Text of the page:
Posted by WebVee on June 20, 2015 in Archives Review

Alan (Ed Robinson) can’t seem to find a girlfriend. He doesn’t even know how to meet women.  He’s a nice guy, maybe the kind that’s too nice. He’s decent, decent income, decent home. Alan is awkward with women. Very awkward, and prone to saying the wrong thing even when he can meet a woman. So, Alan spends his time playing video games and Dungeons and Dragons with his brother Drew (Rick Robinson) and his friend Bobert (Nathan Mobley), eating sushi by himself and talking about his lack of dating success with his sushi chef Rose (Nebula Gu), crafting beer based on his father’s recipe, or cooking for himself.

You see, with all of his ordinariness, Alan is exceptional at one thing.  Alan is a terrific cook.  Food is a main player in this show.

Alan becomes aware of possibilities when he and a rare date leave a trendy restaurant in the middle of a bad meal and go back to his place so he can cook for her.  Alan is amazed by the seductive qualities of his cooking.  We find out later that he managed to screw things up on that particular date post-dinner.  During a discussion at Alan’s weekly dinner and Dungeons and Dragons game with his sister Addie (Shannon Nelson), Drew, Bobert, and Steve, his brother-in-law (David Nett), Bobert bets Alan that he can’t bed 8 women in a 2 month period. Bobert even gives Alan 10 to 1 odds. Encouraged by his brother and frowned at by his sister, Alan accepts the bet. $10,000 would be the seed money to produce his craft beer and fulfill a dream.

Pairings becomes the story of Alan’s venture into the world of dating.  He starts off at a speed dating session, wooing potential dates with his homemade madeleines and crafted coffee porter beer.  Women love it and Alan’s dating sheets are soon full.  Jessica Mills, as Jade the Roller Derby girl (the Green Whornet), love it is wonderful, as is Stephanie Thorpe as Geena.  The fantastic meals that he prepares for his dates lead to bed and Alan is soon on his way to winning the bet, but not without complications.

Pairings is a nice show, and one I liked the more episodes I watched.  The humor is more clever and amusing than belly laugh funny, and the story is simple, but the characters aren’t.  The acting is top notch and the actors are comfortable in their roles and with each other.   Dialogue comes off as truly conversational, not just a reading of lines.  Shannon Nelson as Addie, Alan’s sister, is particularly notable and it’s easy to believe that she and Alan are brother and sister.  The thing is, you like these characters; even when Alan begins to behave like a putz, he doesn’t become a total jerk.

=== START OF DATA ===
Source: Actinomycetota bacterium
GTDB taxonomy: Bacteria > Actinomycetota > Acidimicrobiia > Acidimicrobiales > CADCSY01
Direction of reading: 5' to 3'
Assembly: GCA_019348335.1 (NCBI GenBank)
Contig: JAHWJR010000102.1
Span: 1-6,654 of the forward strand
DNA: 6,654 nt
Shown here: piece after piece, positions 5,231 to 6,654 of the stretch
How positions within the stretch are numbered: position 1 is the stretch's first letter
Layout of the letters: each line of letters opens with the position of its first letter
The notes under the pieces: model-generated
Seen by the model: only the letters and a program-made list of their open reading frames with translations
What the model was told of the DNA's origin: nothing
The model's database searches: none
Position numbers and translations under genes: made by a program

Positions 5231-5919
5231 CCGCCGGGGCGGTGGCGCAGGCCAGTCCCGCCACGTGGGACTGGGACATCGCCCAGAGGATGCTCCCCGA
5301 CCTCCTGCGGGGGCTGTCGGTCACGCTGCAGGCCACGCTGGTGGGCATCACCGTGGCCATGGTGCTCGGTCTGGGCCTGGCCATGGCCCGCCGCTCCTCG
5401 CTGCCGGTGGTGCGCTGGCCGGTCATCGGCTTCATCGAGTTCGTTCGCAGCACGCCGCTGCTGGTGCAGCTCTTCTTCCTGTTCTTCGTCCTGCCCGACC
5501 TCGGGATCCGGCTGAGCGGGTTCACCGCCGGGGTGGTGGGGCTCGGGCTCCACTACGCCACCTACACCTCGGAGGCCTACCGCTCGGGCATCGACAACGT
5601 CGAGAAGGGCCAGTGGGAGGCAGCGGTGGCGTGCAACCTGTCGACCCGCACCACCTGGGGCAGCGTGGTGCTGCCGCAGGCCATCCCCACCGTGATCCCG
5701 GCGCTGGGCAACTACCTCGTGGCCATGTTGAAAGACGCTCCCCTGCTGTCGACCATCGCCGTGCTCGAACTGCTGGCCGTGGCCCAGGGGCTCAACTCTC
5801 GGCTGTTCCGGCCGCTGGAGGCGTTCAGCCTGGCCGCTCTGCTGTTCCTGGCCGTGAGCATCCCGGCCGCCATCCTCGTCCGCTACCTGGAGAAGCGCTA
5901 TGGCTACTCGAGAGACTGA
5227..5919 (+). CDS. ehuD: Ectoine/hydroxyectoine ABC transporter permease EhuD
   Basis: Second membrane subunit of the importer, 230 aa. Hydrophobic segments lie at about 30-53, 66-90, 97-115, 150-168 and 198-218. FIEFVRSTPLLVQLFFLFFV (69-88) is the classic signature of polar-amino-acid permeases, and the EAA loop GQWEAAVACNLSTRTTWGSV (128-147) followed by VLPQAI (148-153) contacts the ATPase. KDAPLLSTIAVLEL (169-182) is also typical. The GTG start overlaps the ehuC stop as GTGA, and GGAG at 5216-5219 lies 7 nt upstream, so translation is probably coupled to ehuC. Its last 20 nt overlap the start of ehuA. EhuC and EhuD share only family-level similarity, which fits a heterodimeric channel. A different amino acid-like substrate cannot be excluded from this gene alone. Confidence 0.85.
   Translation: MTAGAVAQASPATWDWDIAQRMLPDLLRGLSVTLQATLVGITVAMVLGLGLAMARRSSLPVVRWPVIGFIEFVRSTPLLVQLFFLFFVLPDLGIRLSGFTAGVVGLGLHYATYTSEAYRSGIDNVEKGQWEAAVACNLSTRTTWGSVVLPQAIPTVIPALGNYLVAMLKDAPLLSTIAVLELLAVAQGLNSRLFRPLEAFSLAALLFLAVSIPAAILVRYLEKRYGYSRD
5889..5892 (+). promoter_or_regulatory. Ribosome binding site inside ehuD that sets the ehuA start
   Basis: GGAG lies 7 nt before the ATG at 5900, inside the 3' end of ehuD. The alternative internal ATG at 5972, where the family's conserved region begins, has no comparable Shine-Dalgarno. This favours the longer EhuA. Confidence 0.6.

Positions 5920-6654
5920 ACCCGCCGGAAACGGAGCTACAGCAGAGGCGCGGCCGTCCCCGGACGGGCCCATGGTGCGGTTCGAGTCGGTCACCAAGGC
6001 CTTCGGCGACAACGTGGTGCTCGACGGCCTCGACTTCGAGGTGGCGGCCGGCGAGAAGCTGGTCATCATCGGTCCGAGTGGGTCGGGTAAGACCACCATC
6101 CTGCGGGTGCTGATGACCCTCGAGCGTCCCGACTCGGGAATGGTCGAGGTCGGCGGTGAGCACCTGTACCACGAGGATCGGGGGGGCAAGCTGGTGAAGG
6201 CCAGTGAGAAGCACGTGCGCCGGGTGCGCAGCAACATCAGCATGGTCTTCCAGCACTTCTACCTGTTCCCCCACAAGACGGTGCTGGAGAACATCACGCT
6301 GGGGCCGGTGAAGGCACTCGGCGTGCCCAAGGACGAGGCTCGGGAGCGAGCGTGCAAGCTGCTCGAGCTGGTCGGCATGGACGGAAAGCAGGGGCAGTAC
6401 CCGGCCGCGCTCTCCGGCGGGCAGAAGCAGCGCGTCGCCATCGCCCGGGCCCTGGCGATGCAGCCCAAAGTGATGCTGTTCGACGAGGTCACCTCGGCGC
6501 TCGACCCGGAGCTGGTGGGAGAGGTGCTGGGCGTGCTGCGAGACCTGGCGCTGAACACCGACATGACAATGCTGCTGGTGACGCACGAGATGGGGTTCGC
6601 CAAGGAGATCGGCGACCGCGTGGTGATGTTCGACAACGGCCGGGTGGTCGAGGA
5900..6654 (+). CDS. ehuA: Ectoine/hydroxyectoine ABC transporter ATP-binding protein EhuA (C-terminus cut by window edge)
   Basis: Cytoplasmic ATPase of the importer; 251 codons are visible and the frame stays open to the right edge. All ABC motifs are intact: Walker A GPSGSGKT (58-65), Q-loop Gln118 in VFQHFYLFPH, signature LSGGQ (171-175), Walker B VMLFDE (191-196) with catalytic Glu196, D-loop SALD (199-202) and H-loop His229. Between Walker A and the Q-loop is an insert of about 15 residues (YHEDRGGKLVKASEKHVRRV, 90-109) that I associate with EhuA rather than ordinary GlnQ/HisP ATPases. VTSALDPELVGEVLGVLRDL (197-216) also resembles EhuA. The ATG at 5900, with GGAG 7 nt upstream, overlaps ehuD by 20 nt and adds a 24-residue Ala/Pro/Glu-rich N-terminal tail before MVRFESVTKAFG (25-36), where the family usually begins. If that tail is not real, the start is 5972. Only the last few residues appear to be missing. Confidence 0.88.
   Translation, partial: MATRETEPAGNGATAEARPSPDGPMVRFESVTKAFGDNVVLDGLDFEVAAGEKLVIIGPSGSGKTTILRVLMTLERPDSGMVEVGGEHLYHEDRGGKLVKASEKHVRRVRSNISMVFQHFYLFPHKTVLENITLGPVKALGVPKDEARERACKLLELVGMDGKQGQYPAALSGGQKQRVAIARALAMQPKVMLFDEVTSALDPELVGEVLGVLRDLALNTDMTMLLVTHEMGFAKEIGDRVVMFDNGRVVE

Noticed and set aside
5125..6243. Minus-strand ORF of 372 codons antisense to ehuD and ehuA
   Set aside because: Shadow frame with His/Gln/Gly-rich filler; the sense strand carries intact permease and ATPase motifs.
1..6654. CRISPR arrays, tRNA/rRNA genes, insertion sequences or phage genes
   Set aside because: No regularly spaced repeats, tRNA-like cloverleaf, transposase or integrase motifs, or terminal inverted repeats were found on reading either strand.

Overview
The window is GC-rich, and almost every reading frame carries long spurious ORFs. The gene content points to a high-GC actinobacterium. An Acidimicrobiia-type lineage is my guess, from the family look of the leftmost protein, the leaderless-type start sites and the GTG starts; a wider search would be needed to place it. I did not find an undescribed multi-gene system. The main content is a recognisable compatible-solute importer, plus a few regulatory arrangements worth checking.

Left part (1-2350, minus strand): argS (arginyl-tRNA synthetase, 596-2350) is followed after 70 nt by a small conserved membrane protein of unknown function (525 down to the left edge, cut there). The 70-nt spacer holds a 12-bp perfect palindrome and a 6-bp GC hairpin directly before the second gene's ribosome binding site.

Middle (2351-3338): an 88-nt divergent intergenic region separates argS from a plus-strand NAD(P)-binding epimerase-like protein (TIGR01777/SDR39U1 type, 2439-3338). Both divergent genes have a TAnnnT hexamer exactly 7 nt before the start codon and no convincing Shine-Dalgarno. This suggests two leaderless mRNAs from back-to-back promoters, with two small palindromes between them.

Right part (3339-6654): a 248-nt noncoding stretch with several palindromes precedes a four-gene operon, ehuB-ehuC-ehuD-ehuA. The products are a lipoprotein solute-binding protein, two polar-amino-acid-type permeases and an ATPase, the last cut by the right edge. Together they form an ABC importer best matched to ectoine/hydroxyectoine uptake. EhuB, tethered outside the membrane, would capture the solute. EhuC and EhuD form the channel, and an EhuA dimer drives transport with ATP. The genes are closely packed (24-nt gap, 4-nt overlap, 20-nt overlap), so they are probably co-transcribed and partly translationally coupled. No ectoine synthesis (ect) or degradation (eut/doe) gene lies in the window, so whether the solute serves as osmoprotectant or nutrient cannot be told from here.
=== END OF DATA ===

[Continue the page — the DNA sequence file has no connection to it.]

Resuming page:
It would have been easy for the show to focus on the bet as a source of laughs and to tell how dating success changes Alan. Easy and ordinary.  Instead, Ed Robinson and Jodie Younse have written a wonderful show, deftly directed by Rick Robinson, that unfolds, using the bet to tell the real story of family, friendship, relationships and a universal desire to find love.  Alan isn’t doing this to sleep around.  The prize will allow him to produce the beer that his father created.  Alan’s father’s death plays an important part in Alan’s motivation.

​Alan’s sudden success at dating doesn’t make alan into a different person.  With his sister’s help, it does make him reassess certain tings and be more aware, though.  At the end, Alan finds that sometimes what you seek is right there in front of you the whole time.

All of the incredible food cooked on the show is shown actually being prepared and cooked.  The recipes are available at 

This is a review of Season One. See what I have to say about Pairings Season 2  here.

Watch the series at

 By Jeff Siniawsky

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